Skip to content

The Perfect Avocado

2013 September 15

It all began with the perfect avocado. One for each hand, plucked from a tree on a school biology walk one fresh-from-rain Pondicherry morning, by a boy who wanted to bring them home to his mother.

paticheri_avocado

His mother was, admittedly, surprised. When the boy asked for gifts himself, it was always about gadgets or gears. His parents did not want him to grow up a Luddite, but it was a struggle to keep him away from the tablets and the phones and the screens that were like nodal points in their home. So when the boy came home with an avocado for each hand, his mother looked up, wondering if it was just that she’d been figured out. He had said it himself, once when they planned the outcomes of a reading contest, “I know what prizes Amma will ask for. She’ll ask for a meal or something, that’s all.” So she couldn’t help but wonder if that was all.

paticheri_avocado paticheri_avocado

But then, the boy watched, excitedly, as the first avocado ripened. He reported its softening. He worried it would spoil. He wanted a taste, badly. He’d be upset if he didn’t get one.

The perfect avocado

His mother sat up then, and took it seriously. She set out a marinade for fajitas. She whipped up a salsa. And she called the boy to make guacamole the way it was supposed to be made, mashed in the molcajete.

They held their breaths, slicing into the riper avocado. They had had such bad luck before, with uneven ripening and spoilage. But this time, it was different. Butter-soft flesh and a luminous yellow-green inside. Perfect.

The perfect avocado The perfect avocado

The boy bruised onions in the molcajete. He tossed in the tiniest green chilies, which his little brother had stuffed into his pockets from a picnic-trip to a local farm, though he’d not dream of eating one himself–also for his mother. Then came the avocado, rich and melting. Salt. Lime juice. When the second half of the avocado followed, the older boy decided not to mash it to a paste, but leave it chunky. Together, the brothers laughed, licked their fingers and the molcajete, reveled in the awesomeness of the perfect avocado, and were full of happiness.

As a fajita dinner materialized around this single, wondrous fruit, the mother wondered if it wasn’t she who had got it all wrong.  She had always assumed that the life she lived, positioned around dark flat-screens that acted like tunnels into any universe but this one, not-gardening, not-foraging, not-adventuring, had set the wrong example, taught her sons only to value the things that were killing her.

But perhaps, she realized now, the boys understood after all, and valued the things which mattered to her, not just because they mattered to her. And that, more than anything else, was perfect.

The next day, they were braver with the second avocado. It was softening, but not blackening. When it was time for chicken tortilla soup, the mother asked the boy: shall we risk it? They only had one Sunday. So they cut the avocado when he assented.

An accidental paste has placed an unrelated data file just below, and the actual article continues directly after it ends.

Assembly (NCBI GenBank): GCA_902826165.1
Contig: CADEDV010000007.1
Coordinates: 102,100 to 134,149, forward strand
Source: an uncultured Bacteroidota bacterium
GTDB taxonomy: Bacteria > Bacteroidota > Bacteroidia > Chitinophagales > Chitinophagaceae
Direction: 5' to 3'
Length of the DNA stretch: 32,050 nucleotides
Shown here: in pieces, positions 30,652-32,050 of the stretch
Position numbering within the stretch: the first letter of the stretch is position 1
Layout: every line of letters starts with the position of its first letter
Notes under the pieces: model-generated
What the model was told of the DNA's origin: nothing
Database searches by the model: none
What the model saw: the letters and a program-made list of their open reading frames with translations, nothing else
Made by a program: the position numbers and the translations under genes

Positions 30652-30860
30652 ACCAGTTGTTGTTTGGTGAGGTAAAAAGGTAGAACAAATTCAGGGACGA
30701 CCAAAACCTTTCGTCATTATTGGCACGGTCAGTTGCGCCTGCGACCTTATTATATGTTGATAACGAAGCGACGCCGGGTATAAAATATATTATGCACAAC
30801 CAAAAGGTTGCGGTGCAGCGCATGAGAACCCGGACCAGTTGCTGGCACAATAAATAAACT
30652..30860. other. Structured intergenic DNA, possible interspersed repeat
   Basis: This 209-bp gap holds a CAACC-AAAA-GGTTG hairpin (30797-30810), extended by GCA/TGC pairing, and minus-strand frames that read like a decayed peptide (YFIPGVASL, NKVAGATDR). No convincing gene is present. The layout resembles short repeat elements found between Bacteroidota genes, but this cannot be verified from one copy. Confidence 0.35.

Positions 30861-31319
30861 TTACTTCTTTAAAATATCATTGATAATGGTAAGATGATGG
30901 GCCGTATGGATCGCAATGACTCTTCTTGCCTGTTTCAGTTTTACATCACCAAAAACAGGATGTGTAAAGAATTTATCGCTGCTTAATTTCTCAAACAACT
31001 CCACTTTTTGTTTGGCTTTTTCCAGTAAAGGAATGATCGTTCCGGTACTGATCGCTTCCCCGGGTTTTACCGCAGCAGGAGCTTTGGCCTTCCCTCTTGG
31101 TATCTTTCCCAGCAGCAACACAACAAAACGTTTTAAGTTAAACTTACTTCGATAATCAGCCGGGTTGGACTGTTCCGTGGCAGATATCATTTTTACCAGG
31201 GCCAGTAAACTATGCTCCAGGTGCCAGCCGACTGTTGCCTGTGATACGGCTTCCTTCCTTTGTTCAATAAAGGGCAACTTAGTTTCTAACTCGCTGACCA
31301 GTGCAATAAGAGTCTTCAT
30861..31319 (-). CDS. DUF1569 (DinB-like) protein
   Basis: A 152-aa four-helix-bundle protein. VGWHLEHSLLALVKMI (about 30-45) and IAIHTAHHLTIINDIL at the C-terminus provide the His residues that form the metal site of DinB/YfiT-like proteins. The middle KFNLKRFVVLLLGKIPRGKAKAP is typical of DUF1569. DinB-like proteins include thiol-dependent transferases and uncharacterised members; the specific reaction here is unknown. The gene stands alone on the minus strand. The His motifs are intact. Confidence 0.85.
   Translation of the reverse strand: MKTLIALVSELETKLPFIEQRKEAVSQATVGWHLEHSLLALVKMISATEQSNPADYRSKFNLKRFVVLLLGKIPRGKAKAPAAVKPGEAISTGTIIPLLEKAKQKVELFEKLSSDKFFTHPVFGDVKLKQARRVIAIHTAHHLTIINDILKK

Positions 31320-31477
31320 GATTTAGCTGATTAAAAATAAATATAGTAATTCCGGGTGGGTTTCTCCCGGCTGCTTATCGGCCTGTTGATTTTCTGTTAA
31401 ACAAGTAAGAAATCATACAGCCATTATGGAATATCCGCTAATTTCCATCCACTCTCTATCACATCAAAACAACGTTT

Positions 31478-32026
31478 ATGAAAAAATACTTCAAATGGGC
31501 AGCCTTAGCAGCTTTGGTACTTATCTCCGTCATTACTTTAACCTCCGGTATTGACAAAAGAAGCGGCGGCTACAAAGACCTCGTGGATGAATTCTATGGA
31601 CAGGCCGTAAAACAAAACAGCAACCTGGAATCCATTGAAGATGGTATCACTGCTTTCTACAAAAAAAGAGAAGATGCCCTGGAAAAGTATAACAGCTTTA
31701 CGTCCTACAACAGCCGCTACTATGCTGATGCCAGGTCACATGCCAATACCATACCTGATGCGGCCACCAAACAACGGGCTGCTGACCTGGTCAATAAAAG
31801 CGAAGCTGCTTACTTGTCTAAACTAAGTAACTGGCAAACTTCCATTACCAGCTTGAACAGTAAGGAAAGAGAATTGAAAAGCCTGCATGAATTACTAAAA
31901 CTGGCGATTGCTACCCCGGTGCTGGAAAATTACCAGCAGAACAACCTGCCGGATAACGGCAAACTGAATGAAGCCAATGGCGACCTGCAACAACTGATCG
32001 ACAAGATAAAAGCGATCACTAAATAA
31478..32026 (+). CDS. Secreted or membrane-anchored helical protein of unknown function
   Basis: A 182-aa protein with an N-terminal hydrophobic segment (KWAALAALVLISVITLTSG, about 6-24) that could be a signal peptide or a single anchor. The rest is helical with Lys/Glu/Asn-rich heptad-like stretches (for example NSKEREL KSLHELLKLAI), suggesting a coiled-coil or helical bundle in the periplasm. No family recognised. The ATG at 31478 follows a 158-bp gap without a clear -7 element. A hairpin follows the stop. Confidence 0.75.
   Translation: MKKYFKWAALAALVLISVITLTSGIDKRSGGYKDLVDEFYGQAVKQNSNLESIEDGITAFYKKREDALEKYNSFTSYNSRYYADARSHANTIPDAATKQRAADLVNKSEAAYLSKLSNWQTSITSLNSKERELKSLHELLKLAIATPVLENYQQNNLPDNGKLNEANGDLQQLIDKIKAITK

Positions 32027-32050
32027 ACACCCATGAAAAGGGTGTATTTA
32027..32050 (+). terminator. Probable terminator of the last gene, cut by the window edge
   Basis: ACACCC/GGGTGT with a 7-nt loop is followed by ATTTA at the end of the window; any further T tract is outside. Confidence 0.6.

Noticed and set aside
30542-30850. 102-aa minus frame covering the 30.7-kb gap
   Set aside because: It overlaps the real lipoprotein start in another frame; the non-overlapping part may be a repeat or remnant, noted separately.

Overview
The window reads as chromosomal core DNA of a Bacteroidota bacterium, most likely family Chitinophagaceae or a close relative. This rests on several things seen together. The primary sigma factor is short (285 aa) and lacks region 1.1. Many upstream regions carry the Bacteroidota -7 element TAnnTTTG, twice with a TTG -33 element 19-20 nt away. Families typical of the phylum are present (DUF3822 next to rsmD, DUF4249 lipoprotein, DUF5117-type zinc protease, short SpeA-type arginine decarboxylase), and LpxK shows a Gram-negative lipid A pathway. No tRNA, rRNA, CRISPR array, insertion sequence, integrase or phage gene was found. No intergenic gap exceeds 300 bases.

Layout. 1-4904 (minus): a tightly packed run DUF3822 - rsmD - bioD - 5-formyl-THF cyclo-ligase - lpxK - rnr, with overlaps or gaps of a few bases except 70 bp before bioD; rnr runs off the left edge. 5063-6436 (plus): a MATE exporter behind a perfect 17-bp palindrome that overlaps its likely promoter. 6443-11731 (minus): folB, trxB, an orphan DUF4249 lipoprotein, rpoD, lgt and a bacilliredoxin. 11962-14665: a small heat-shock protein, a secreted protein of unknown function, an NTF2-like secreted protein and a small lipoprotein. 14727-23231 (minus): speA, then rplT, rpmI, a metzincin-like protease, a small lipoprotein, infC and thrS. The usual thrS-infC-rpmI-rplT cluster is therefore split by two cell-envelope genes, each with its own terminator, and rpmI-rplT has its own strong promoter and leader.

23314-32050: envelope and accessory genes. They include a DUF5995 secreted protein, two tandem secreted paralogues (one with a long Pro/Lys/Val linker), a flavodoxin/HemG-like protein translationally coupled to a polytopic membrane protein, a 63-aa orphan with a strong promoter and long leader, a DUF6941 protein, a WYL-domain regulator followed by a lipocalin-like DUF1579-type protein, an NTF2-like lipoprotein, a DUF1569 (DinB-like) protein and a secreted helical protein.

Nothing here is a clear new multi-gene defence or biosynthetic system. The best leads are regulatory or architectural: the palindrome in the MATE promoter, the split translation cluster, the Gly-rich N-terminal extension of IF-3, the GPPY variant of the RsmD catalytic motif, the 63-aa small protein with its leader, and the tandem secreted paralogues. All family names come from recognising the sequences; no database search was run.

Together they mixed masa harina, carted across the seven seas, and filled the house with the smells of fresh corn tortillas.

The perfect avocado The perfect avocado

“You got the flour from Houston?” the boy asked, eyebrows raised.

“Yes,” replied his mother, looking at her husband: “I know it’s not exactly sustainable.”

“No,” said the father, “but very enjoyable while its there.” The boy grinned.

The perfect avocado

And that it was, a rare treasure from far away.

Music from old Hindi movies filled their Sunday morning, alongside the warm redolence of chipotle and garlic. They remembered lives they’d never had, and the lives that they had once enjoyed. They remembered what they missed about Houston, and what they’d found in Pondicherry. The tortilla soup came together with creamy yogurt on top instead of sour cream and beans that were not-quite-pinto and photographs too rushed and not staged.

But when the second avocado got sliced in, buttersoft chunks still holding form, they knew for sure that it was perfect. They’d not have it any other way.

The Perfect Guacamole

This takes nothing more or less than

1-2 buttersoft, ripe avocados
2 shallots, diced
1 small green chilie, finely minced
Lime juice and salt to taste
chopped coriander leaves to garnish

Mash all the above together till you have your desired consistency. Enjoy.

 

Related Posts Plugin for WordPress, Blogger...
Email this Print this
7 Responses Post a comment
  1. Sumetha permalink
    September 16, 2013

    This is the best thing I’ve read in a while.

    • September 17, 2013

      Thank you, Sumetha. It’s probably the best thing I’ve written in a while :)

  2. September 30, 2013

    If the Masa Harina police come for you, they’ll have to come for me too…….though I am less advanced in using it (not reached tortilla stage :-0).

    And I understand you perfectly. That ‘the boys understood after all, and valued the things which mattered to her, not just because they mattered to her! Is exactly how I feel sometimes with my kids.

    Love dinner, loved the discovery of ripe, perfectly ripe avocados by the boys. And love the tortillas

  3. October 15, 2013

    You are a wonderful narrator. Thanks for such a genuine and interesting narration – worth a documentary of your boys and avacados!
    I feel happy to have barged into your website – migavum rasithen!

    • October 21, 2013

      Thanks so much, Subbu. We should stay in touch–sounds like we have lots of common interests :)

  4. Oyinna permalink
    December 10, 2013

    This is so beautifully written. Made my morning much better.

Trackbacks & Pingbacks

  1. Future Food, Food Future | Pâticheri

Leave a Reply

Note: You may use basic HTML in your comments. Your email address will not be published.

Subscribe to this comment feed via RSS